Is inflation upon us?
Since early February, the yield on the 10-Year Treasury jumped from less than 1% to over 1.5% on Friday—a big surge in a short time frame. Alongside this increase, inflation expectations now top 2.5%, the highest level since BEFORE the Great Financial Crisis of 2008 over 12 years ago.
The Federal Reserve Bank is saying it is not yet alarmed by this development, but many investors are nervous that on-going stimulus, combined with signs the economy is ramping better than expected, mean rates and inflation might continue to surge. Surging rates could threaten both the recovery and risk assets, as well as bond prices.
In this note, we provide our outlook and what the prospect of rising rates might mean for your wealth picture.
- The pandemic amplified existing market imbalances to extreme levels. In the post-pandemic world, investors need a new playbook.
- A surge in rates and inflation is typically bad for investors in stocks and bonds. At this point, however, we think a sustained surge is unlikely. We see enough slack in the economy and enough pent-up demand to keep inflationary forces in check for now.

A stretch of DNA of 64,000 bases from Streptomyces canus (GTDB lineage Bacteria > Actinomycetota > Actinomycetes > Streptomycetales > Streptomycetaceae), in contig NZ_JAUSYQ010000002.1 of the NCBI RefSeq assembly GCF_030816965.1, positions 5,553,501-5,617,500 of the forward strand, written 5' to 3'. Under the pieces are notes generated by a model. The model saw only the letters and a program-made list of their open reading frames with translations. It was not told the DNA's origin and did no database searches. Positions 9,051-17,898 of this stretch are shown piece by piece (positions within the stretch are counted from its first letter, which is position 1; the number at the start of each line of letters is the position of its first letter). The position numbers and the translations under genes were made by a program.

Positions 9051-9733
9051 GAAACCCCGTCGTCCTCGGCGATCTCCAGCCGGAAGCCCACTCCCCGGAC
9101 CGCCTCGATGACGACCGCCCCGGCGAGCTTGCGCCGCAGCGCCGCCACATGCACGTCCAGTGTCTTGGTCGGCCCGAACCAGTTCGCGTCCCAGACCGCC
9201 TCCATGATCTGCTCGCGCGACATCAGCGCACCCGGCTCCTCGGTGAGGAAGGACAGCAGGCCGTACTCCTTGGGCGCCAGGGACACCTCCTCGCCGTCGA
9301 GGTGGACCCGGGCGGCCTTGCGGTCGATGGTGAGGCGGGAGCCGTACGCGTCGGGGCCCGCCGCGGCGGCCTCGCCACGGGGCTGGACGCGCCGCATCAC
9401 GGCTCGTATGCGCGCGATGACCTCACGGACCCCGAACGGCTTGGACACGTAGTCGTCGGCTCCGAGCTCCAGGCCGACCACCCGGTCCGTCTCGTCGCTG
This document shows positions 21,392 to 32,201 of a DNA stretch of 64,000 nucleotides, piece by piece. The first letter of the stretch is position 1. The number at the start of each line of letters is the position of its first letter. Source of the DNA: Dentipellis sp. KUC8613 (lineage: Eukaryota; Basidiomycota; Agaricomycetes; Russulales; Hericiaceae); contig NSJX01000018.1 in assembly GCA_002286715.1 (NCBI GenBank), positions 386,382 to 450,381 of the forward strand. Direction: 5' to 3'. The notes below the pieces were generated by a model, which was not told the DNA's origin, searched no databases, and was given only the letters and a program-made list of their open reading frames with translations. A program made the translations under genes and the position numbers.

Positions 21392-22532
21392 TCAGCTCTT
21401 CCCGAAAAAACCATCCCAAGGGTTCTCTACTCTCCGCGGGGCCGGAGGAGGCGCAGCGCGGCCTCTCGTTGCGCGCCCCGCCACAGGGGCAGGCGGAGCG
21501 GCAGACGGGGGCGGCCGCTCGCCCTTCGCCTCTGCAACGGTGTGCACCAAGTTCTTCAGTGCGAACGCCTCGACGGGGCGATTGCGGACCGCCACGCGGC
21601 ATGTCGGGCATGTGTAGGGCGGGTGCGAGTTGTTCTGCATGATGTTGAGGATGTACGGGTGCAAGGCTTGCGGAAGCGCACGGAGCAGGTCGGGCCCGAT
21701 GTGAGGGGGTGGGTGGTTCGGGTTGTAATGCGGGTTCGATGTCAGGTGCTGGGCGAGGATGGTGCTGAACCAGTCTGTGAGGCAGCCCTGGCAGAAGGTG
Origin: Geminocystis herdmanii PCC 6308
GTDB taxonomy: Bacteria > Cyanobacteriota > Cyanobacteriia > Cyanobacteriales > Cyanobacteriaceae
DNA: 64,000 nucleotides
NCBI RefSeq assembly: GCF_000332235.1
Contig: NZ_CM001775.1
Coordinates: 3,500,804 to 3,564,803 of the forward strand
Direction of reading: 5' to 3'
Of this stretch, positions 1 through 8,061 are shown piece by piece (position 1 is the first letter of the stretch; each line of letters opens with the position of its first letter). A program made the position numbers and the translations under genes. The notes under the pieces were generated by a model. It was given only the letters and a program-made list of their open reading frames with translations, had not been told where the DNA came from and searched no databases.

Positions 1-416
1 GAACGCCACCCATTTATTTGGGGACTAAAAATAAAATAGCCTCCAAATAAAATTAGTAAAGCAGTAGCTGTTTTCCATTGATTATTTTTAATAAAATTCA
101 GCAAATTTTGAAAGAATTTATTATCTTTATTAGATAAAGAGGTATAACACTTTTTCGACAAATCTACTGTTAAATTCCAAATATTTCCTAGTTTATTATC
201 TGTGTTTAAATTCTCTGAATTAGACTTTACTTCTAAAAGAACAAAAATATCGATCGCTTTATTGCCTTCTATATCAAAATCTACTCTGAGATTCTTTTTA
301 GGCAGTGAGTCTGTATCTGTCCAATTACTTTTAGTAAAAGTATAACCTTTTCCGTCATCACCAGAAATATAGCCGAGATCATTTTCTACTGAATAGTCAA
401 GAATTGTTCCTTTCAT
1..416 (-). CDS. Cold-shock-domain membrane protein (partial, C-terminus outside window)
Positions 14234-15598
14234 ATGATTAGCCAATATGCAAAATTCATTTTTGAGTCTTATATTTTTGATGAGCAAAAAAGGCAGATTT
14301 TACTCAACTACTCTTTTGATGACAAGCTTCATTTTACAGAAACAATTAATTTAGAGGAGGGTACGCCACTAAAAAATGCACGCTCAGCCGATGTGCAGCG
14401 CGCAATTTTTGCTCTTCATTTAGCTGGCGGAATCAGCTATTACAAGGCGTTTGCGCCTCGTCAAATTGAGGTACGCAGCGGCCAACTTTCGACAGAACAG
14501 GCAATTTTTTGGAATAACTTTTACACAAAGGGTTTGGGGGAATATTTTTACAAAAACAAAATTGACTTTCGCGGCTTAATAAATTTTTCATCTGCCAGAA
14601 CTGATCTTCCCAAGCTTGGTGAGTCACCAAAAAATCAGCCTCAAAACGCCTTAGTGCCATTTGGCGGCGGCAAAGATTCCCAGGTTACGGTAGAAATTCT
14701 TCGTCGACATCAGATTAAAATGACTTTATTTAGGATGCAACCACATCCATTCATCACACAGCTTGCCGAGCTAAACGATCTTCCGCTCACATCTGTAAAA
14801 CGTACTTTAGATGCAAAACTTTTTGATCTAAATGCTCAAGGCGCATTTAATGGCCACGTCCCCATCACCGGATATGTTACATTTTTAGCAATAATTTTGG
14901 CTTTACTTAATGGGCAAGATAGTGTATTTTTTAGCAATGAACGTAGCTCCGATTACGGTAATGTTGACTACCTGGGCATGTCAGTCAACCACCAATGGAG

- We are already seeing implications of the new playbook, which includes a moderate increase in rates. Markets are behaving as you would broadly expect.
- We believe positioning remains key: favoring smaller stocks, valuation-sensitive stocks with good quality fundamentals, diversified portfolios, and bond maturities with only moderate duration. Inflation-hedges within portfolios also play an important role.
We believe market activity over the past three years hit an unsustainable extreme, driven by near-zero interest rates, anemic economic growth, and aggressive monetary policy. These conditions rewarded a narrow set of investment winners and worked against diversified, balanced portfolios. The pandemic did not create those extremes; it only served to accelerate and amplify them.
As we enter the post-pandemic period, we continue to believe a new economic regime is emerging, presenting different risks and opportunities for investors. With greater fiscal stimulus, rollout of vaccines, and high savings levels, economies are beginning to re-open. We are already seeing the signs of change in the markets.